US in new push to resolve Israel-Lebanon sea border dispute

US Deputy Assistant Secretary of State David Satterfield, right, speaks with Lebanese Foreign Minister Gibran Bassil during their meeting at the Lebanese foreign ministry in Beirut, Lebanon, Wednesday, May 15, 2019. (AP)
Updated 15 May 2019
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US in new push to resolve Israel-Lebanon sea border dispute

  • Israel and Lebanon both claim some 860 square kilometers (330 square miles) of the Mediterranean Sea
  • Lebanon hopes to unleash offshore oil and gas production as it grapples with an economic crisis

BEIRUT: A senior US official who has been mediating the maritime border dispute between Israel and Lebanon has met with Lebanese officials for a second day on Wednesday, signaling a new push to resolve the matter.
Israel and Lebanon both claim some 860 square kilometers (330 square miles) of the Mediterranean Sea. Lebanon hopes to unleash offshore oil and gas production as it grapples with an economic crisis. Washington is mediating between the two countries, which have been officially at war since Israel’s creation in 1948.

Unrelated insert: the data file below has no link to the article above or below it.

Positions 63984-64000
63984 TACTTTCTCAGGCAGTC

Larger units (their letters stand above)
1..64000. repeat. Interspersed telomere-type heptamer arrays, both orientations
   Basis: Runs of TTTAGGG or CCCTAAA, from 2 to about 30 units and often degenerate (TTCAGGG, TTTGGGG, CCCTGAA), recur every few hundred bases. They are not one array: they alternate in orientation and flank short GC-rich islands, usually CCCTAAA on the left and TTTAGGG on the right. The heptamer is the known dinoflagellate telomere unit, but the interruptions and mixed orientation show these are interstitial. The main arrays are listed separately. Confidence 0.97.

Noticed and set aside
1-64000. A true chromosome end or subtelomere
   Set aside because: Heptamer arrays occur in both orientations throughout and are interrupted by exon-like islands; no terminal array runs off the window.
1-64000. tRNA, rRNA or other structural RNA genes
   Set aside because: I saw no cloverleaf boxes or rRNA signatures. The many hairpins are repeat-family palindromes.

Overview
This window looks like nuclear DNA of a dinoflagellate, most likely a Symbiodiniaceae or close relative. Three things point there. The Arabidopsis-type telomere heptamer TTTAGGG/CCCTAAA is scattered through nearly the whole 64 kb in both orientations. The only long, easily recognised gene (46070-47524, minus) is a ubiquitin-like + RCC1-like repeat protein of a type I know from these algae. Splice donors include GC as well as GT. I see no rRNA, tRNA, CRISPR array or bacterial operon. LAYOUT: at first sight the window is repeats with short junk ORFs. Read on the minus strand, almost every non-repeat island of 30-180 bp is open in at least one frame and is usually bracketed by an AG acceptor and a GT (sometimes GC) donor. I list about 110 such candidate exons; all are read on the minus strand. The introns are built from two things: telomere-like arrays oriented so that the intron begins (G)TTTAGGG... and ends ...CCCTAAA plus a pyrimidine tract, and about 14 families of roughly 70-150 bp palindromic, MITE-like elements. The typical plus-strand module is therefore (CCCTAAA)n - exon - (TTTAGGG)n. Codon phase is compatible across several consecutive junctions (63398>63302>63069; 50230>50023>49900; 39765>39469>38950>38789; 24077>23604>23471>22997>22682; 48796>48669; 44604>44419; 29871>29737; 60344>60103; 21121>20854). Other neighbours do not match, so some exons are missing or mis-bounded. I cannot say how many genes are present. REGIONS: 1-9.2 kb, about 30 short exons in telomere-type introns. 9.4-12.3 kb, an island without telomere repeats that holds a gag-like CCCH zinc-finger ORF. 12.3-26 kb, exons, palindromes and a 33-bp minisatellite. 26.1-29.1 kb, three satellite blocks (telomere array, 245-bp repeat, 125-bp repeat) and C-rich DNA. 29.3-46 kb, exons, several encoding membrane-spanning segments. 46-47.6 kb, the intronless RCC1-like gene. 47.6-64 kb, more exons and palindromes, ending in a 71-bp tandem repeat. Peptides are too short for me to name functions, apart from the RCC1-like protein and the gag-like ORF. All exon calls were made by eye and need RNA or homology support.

Acting Assistant Secretary of State David Satterfield met Wednesday with Lebanese President Michel Aoun and Foreign Minister Gebran Bassil. He also met with Prime Minister Saad Hariri for a second time on the visit. Satterfield made no comments to the press.


Sudan main opposition group rejects general strike call

Updated 26 May 2019
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Sudan main opposition group rejects general strike call

KHARTOUM: Sudan’s main opposition group and supporter of the protest movement Sunday rejected its call to stage a two-day general strike because of a deadlock in talks with the ruling military.
“We reject the general strike announced by some opposition groups” in the umbrella protest movement, the Alliance for Freedom and Change, the National Umma Party said in a statement.
Its opposition to the strike slated to start Tuesday was a sign of division between protest leaders at a time of deadlock in negotiations with army generals over installing a civilian administration.